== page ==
UPDATED 2:20 p.m., May 7: Starting July 1, a new state law will make it harder for local governments to allow public access to privately owned beaches. A vote by leaders of local government will no longer be sufficient.
Under the law, a local government that wants to allow public access to private beaches will need a court order to enforce a “customary use” law that allows public recreation on dry-sand areas of Florida beaches.
Private ownership of Florida beaches extends from the mean high-tide line landward, and public access extends from the mean high-tide land seaward, which is owned by the state.
Opponents of the new law worry that it will encourage private beach owners to restrict public access by roping off their sand or posting signs to deter trespassing.
Glenn Jergesen, who runs the Palm Beach County Tourist Development Council, is concerned about new limits on public access to private beaches because recreation in or near the ocean is the primary draw for tourists.
However, some resorts with beach property don’t intend to restrict public access.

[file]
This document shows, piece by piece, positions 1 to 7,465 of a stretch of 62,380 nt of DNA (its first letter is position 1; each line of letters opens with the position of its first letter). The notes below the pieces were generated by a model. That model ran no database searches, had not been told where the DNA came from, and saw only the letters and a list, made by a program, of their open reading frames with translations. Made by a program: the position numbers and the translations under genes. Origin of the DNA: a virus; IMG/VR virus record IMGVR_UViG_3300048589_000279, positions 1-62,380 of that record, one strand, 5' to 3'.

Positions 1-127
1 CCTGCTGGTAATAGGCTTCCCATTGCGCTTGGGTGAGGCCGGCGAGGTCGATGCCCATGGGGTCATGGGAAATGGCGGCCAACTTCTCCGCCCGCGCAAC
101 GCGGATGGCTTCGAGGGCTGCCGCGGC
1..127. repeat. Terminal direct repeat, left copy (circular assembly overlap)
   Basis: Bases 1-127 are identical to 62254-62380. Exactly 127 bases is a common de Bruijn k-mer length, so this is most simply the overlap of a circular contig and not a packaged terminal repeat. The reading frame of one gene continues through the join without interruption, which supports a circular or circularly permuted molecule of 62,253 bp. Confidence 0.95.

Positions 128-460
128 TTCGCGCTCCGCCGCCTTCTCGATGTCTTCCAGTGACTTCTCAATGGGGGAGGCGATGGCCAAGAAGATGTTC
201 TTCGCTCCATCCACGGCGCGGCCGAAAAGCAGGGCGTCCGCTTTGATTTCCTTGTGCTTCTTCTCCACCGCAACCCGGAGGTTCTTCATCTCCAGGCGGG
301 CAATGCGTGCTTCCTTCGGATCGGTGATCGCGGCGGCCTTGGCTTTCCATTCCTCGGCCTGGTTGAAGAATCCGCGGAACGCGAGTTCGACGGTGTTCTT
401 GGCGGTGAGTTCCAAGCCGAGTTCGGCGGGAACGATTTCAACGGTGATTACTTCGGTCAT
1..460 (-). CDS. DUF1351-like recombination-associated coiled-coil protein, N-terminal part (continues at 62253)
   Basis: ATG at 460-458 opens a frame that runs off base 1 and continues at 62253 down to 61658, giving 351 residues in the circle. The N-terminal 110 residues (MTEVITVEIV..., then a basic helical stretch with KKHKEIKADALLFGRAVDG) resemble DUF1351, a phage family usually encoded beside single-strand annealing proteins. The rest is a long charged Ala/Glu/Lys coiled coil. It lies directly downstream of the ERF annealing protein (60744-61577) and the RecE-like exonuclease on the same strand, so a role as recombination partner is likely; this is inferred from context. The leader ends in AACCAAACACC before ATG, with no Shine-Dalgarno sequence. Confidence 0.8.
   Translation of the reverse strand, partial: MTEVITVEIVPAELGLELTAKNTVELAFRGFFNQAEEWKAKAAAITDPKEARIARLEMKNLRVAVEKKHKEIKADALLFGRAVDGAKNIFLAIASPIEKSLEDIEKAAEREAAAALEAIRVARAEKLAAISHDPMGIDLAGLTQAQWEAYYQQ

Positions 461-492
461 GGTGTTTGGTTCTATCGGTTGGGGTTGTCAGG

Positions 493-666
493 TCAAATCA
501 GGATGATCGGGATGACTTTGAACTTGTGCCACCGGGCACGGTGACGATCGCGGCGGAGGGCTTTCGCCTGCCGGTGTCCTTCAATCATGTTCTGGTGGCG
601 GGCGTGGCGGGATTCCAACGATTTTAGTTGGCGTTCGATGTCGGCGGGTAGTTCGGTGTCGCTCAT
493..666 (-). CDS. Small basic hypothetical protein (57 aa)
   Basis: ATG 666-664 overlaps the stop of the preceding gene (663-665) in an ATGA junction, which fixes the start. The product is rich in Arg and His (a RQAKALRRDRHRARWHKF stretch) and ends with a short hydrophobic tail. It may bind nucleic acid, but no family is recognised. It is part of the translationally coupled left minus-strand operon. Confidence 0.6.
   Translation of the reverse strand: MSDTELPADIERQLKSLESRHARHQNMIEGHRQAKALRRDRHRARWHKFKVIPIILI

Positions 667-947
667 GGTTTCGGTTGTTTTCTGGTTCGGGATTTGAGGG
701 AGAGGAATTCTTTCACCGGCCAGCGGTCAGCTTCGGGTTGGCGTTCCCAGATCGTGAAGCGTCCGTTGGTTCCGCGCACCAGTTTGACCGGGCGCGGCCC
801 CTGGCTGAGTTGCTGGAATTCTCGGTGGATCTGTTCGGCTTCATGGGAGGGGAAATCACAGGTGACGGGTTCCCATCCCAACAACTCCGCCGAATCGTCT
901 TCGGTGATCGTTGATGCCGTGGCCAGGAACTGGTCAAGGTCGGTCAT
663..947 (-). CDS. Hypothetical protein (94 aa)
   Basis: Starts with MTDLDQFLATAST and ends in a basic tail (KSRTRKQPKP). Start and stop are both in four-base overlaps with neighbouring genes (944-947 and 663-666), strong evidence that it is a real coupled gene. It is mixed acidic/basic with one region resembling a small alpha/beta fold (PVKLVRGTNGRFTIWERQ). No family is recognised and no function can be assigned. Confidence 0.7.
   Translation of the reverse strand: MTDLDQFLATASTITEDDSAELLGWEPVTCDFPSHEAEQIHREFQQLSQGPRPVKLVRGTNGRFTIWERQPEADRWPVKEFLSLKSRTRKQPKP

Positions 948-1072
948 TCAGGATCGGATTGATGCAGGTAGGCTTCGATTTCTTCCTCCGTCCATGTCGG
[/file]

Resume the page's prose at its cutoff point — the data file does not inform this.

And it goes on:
Laurie Hedrick, director of public relations for the Four Seasons Palm Beach, told the Palm Beach Daily News that the beachfront resort won’t try to limit public access to its sand.
Billionaire real estate developer Jeff Greene, owner of the Tideline Resort & Spa in Palm Beach, said he wants public access to the resort’s beach.
Florida has 825 miles of sandy beaches, according to the state Department of Environmental Protection.
But a DEP spokeswoman said the state agency is unaware of how many miles of sandy beaches are privately owned. [Palm Beach Daily News] – Mike Seemuth
An earlier version of this story incorrectly identified Laurie Hedrick’s title.